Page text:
Listen to this post

On June 29, 2023, the U.S. Supreme Court issued a rare unanimous ruling in Groff v. DeJoy, and set a higher standard for employers to meet when denying religious accommodations under Title VII of the Civil Rights Act of 1964 (“Title VII”). Prior to Groff, employers were free to deny a religious accommodation where it imposed “more than a de minimis cost” on the employer’s business. Following Groff, however, employers must now show that the burden of granting a religious accommodation “would result in substantial increased costs in relation to the conduct of its particular business.” This case has implications for all employers evaluating employee requests for religious accommodations, and should be carefully considered when granting or denying such requests.

Gerald Groff, the plaintiff in Groff, was an evangelical Christian rural postal carrier employed by the United States Postal Service (“USPS”) in Pennsylvania. Groff believed that Sundays should be devoted to worship and rest, rather than labor. During Groff’s employment, USPS contracted with a third party e-commerce website to deliver their packages on Sundays and scheduled Groff, among other carriers, for Sunday work. Although Groff requested a religious accommodation to be relieved of Sunday duty, his request was denied. When Groff refused to report to work on Sundays, other staff members were required to take over his job duties. According to USPS, this resulted in significant disruptions to its business, multiple employee complaints, and at least one union grievance from an employee required to take on Groff’s shifts. USPS subjected Groff to progressive discipline while he refused to report to work for over twenty Sunday shifts. Groff resigned and sued USPS for religious discrimination in violation of Title VII.

Under Title VII, employers are obligated to accommodate an employee’s religious beliefs and practices unless it imposes an “undue hardship” on the conduct of the employer’s business. Prior to Groff, courts evaluated whether a requested accommodation imposed an “undue burden” under the test set by the Supreme Court in the 1977 case Trans World Airlines, Inc. v. Hardison, which held that an accommodation imposed an undue burden where it required an employer to bear “more than a de minimis cost.” Applying Hardison, both the trial court that initially reviewed Groff’s case and the United States Court of Appeals for the Third Circuit affirmed USPS’s decision to deny Groff’s accommodation request. More specifically, the Third Circuit held that Groff’s exemption request imposed more than a de minimis cost because it “imposed on his coworkers, disrupted the workplace and workflow, and diminished employee morale.”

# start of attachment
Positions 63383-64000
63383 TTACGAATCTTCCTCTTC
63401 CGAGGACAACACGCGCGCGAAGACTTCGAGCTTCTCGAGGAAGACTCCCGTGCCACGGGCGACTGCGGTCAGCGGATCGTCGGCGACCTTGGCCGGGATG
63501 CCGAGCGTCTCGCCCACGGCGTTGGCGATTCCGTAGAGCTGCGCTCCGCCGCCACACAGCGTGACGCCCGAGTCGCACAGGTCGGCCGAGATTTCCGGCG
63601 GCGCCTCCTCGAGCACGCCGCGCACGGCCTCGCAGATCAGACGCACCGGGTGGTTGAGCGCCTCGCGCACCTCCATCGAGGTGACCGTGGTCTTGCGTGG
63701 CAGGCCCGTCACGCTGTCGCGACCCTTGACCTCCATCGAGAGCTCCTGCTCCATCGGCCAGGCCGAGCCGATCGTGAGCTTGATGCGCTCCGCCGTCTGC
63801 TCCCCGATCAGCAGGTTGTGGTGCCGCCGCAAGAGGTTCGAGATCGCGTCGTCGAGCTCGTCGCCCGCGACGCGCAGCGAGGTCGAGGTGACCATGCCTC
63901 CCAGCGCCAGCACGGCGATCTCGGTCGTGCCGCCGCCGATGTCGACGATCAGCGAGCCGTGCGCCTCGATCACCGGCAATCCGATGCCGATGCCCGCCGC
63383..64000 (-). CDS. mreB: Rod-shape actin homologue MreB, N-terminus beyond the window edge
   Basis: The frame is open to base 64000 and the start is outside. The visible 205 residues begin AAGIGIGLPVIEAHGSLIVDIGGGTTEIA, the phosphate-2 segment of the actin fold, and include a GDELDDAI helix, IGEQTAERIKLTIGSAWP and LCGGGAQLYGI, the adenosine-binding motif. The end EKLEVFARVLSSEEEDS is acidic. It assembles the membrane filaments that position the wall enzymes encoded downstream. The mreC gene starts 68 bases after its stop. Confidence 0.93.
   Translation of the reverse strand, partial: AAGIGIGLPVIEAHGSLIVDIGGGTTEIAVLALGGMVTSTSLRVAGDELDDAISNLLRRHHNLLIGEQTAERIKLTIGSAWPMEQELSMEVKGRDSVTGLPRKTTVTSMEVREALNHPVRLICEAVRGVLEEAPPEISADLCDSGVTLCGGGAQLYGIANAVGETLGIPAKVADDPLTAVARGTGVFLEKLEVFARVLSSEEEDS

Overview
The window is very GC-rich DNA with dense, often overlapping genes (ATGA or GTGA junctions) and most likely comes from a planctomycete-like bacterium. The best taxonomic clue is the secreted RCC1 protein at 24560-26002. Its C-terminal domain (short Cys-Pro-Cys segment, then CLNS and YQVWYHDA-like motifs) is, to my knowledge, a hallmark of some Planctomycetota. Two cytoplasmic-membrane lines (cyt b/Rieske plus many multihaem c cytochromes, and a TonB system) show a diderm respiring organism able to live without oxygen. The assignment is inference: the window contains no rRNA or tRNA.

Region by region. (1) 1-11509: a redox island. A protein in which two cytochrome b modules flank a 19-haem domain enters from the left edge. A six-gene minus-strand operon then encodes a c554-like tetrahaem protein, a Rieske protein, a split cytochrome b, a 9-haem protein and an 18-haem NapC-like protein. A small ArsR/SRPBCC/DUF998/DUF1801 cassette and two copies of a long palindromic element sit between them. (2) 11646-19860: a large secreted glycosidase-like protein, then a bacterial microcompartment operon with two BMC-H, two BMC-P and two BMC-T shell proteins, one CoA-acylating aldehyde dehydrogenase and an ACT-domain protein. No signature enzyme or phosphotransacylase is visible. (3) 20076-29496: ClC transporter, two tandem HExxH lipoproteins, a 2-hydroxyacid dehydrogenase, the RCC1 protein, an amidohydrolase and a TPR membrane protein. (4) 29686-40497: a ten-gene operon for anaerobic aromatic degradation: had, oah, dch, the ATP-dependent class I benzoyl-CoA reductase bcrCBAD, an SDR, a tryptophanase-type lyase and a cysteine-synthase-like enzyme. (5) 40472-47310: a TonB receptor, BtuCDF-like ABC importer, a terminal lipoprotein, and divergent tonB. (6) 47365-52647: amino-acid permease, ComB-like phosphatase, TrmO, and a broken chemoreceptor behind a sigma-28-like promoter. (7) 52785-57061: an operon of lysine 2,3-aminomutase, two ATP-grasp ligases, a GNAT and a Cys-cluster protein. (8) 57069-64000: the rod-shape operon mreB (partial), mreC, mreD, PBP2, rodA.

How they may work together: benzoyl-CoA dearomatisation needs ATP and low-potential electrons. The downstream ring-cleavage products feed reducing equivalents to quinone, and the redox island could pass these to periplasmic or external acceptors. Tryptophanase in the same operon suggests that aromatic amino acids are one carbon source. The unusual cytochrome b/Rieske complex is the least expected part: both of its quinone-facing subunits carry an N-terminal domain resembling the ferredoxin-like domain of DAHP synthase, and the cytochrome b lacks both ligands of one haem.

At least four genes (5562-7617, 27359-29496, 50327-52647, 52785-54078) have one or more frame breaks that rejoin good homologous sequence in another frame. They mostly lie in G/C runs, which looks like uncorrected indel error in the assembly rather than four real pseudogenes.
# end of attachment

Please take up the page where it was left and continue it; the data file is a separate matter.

Groff appealed to the Supreme Court, asking it to reconsider Hardison’s “de minimis cost” test. Instead, Groff urged the Court to adopt the test to evaluate whether a requested accommodation constitutes an “undue burden” under the Americans with Disabilities Act (“ADA”), which requires an employer to show that the accommodation would impose a “significant difficulty or expense.” USPS, on the other hand, asked the Court to affirm Hardison and defer to the U.S. Equal Employment Opportunity Commission’s interpretations of what constitutes an “undue burden” in the religious accommodation context.

In a 9-0 opinion authored by Justice Alito, the Supreme Court overturned the Third Circuit, ruling that it applied the wrong test to Groff’s Title VII claims. However, the Court declined to adopt either Groff or USPS’s proposed tests, holding that both went “too far.” Analyzing Hardison and the language of Title VII, the Court determined that the “de minimis cost” test was an erroneous interpretation of Hardison’s holding, and set the bar too low. As Justice Alito noted, that standard, “if taken literally, suggested that even a pittance might be too much for an employer to be forced to endure.” Instead, the Supreme Court held that the appropriate test to determine whether a requested religious accommodation imposes an undue burden under Title VII is whether it “would result in substantial increased costs in relation to the conduct of its particular business,” taking into account “all relevant factors at hand, including the particular accommodations at issue and their practical impact in light of the nature, size and operating cost of an employer.” Justice Alito concluded that the Third Circuit’s application of the “de minimis cost” test “may have led the court to dismiss a number of possible accommodations, including those involving the cost of incentive pay, or the administrative costs of coordination with other nearby stations with a broader set of employees,” and remanded Groff for reconsideration under the new test, noting that USPS could still ultimately prevail.

In light of Groff, an employer’s denial of an employee’s religious accommodation request becomes more difficult to justify. While the standard for religious accommodations remains lower than the standard for disability-related accommodations under the ADA, a showing of “substantial increased costs” is not insignificant. Employers faced with religious accommodation requests should carefully assess the nature of the request and the impact on their business individually and explore all available alternatives prior to denying a request. We will continue to monitor the impact of the Supreme Court’s decision in Groff and provide updates as they become available.